This didn’t make sense to me when God first spoke it. But the more I thought about it, the more it made sense. This is not about mastering our spirituality in our own strength, for that is folly. This is about resolving to please God because we can.
This is about seeing everything in life as a test, particularly the extenuating circumstances, and as a test, the extenuating circumstance, one at a time, as they only come one at a time, is passable.
Let’s look at some facts of what tests do to us:
1.      We fail at the level of our will. Sometimes when we stop, we stop because we stop trying.
2.      Having failed, we lose heart. The test overwhelms us. We stop trying. We choose to give up.
3.      Believing we can do a thing is simply about the hope we have in us to have a go. We do this by trying. Even in the mode of despair there’s power in reframing our thinking.
4.      We overcome by not giving up. By continuing in our trying. If we keep trying we don’t give up.
5.      Every test is a matter of awareness — that we’re aware we’re being tested. Then, in knowing life tests us, it’s simply the decision of trying, of reframing, of choosing a hopeful joy as we do the difficult thing, even as we don’t enjoy doing the thing we have to do.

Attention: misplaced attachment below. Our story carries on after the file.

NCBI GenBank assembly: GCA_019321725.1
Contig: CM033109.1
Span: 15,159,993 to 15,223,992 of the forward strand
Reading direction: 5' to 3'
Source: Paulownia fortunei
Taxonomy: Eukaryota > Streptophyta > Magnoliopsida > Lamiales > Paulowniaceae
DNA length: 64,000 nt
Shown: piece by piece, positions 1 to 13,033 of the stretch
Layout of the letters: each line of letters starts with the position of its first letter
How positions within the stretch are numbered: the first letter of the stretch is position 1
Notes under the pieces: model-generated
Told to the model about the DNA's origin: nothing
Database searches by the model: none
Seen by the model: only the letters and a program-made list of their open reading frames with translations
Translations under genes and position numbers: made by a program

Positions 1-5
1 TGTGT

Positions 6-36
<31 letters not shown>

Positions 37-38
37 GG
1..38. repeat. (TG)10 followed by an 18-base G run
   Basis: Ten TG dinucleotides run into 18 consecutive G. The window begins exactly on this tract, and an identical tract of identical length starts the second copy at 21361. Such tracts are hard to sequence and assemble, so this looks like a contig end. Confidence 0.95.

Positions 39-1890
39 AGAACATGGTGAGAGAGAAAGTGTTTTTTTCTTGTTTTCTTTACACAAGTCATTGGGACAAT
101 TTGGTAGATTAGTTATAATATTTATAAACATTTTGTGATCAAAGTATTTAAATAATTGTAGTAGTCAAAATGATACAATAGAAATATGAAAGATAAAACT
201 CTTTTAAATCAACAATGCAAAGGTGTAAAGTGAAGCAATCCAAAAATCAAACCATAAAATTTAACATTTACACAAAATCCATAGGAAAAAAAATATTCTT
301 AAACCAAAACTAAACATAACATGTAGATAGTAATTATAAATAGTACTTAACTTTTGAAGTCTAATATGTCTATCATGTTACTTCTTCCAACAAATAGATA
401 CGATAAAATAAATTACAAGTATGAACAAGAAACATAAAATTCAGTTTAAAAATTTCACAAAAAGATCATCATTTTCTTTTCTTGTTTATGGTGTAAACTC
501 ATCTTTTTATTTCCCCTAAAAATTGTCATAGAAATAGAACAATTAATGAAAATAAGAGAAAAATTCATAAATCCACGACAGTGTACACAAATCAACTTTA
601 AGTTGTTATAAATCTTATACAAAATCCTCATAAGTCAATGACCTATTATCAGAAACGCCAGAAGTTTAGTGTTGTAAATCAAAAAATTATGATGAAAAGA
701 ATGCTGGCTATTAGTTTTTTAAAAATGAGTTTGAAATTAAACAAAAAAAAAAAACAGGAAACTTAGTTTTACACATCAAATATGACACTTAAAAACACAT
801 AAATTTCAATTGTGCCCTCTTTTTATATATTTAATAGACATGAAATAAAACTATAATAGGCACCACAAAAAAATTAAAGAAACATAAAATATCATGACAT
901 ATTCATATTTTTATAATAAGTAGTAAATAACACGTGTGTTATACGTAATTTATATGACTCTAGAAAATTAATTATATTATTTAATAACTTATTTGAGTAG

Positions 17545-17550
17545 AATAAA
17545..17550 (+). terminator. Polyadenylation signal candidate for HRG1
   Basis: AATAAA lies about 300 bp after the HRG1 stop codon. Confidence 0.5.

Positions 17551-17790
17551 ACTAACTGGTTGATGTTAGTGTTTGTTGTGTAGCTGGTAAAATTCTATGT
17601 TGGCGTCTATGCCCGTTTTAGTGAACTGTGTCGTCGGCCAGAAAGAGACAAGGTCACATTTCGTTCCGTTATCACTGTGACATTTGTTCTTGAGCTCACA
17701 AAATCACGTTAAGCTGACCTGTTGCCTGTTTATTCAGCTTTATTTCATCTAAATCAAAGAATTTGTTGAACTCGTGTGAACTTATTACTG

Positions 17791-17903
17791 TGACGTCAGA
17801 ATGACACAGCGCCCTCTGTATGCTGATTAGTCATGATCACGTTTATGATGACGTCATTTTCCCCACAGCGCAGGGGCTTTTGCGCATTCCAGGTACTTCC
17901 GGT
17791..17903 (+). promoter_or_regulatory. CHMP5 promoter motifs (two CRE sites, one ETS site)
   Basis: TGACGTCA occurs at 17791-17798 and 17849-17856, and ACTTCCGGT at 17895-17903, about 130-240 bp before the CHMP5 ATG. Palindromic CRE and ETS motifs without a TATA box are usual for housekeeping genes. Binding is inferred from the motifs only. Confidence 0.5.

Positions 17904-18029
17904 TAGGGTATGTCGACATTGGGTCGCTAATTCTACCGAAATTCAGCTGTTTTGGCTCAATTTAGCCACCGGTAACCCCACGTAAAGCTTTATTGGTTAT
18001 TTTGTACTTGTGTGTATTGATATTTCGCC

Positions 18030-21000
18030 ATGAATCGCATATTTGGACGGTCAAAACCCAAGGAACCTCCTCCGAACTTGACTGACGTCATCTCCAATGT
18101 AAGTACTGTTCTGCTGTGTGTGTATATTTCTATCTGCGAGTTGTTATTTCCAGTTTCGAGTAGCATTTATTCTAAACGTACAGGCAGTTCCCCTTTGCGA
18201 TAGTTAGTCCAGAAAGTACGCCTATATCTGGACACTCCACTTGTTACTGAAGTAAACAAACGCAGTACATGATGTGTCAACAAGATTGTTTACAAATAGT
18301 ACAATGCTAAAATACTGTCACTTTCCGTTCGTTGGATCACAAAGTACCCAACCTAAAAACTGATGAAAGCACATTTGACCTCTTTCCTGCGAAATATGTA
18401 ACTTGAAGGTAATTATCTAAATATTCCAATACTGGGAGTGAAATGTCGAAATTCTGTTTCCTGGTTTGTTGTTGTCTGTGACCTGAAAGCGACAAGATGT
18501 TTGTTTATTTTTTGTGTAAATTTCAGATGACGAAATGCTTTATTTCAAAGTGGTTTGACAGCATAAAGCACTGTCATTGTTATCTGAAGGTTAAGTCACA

6.      Every test is passable. We pass the test by trying. And even if we fail, we have tried. To try is to please God.
7.      Having seen how trying works we learn the benefit of trying when we could give up. No matter how bad things get we see the impact of trying.
God first spoke to me about how life tests us amid a season of testing nearly 15 years ago. It has been a powerful lesson that remains true today.

Wednesday, June 13, 2018

What we’ll discuss at your first marriage counselling session

Photo by Kari Shea on Unsplash

The very first marriage counselling session is vital for setting the stage for the journey that ought to be the marriage repair that the couple require. Some are tune-ups, and some are overhauls, and some, I’m afraid to say, are salvage for the scrapyard. But there ought always to be hope for some form of reconciliation for peace, whatever the state of any relationship, together or separated.